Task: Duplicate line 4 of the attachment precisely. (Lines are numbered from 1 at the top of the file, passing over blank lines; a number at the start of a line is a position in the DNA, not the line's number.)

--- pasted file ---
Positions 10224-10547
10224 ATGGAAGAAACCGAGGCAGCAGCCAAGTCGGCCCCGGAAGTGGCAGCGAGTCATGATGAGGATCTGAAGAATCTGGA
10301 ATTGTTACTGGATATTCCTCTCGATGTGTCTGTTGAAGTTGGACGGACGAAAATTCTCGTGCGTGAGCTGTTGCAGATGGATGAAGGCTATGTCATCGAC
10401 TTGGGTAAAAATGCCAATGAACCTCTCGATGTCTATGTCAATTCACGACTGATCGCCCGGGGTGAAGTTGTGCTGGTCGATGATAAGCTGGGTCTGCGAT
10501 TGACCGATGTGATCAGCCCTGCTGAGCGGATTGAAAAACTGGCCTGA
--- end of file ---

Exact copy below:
10401 TTGGGTAAAAATGCCAATGAACCTCTCGATGTCTATGTCAATTCACGACTGATCGCCCGGGGTGAAGTTGTGCTGGTCGATGATAAGCTGGGTCTGCGAT